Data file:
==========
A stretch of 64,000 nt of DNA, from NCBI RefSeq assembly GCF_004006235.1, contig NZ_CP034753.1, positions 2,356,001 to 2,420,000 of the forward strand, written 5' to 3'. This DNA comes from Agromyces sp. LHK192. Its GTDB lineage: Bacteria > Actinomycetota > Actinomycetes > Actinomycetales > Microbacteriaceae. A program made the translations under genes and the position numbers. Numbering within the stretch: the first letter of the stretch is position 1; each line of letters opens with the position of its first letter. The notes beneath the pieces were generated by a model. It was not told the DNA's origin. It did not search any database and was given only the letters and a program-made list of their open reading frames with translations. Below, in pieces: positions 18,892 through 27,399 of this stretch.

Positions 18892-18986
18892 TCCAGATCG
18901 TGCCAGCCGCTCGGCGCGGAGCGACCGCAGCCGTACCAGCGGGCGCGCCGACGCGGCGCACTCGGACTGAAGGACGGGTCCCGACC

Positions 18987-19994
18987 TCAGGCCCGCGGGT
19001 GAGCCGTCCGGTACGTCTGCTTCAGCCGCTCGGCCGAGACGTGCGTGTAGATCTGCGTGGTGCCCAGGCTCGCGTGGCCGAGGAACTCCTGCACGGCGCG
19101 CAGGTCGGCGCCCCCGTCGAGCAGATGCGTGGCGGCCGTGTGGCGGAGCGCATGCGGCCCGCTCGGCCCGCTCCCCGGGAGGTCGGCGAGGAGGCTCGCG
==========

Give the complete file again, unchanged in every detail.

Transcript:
A stretch of 64,000 nt of DNA, from NCBI RefSeq assembly GCF_004006235.1, contig NZ_CP034753.1, positions 2,356,001 to 2,420,000 of the forward strand, written 5' to 3'. This DNA comes from Agromyces sp. LHK192. Its GTDB lineage: Bacteria > Actinomycetota > Actinomycetes > Actinomycetales > Microbacteriaceae. A program made the translations under genes and the position numbers. Numbering within the stretch: the first letter of the stretch is position 1; each line of letters opens with the position of its first letter. The notes beneath the pieces were generated by a model. It was not told the DNA's origin. It did not search any database and was given only the letters and a program-made list of their open reading frames with translations. Below, in pieces: positions 18,892 through 27,399 of this stretch.

Positions 18892-18986
18892 TCCAGATCG
18901 TGCCAGCCGCTCGGCGCGGAGCGACCGCAGCCGTACCAGCGGGCGCGCCGACGCGGCGCACTCGGACTGAAGGACGGGTCCCGACC

Positions 18987-19994
18987 TCAGGCCCGCGGGT
19001 GAGCCGTCCGGTACGTCTGCTTCAGCCGCTCGGCCGAGACGTGCGTGTAGATCTGCGTGGTGCCCAGGCTCGCGTGGCCGAGGAACTCCTGCACGGCGCG
19101 CAGGTCGGCGCCCCCGTCGAGCAGATGCGTGGCGGCCGTGTGGCGGAGCGCATGCGGCCCGCTCGGCCCGCTCCCCGGGAGGTCGGCGAGGAGGCTCGCG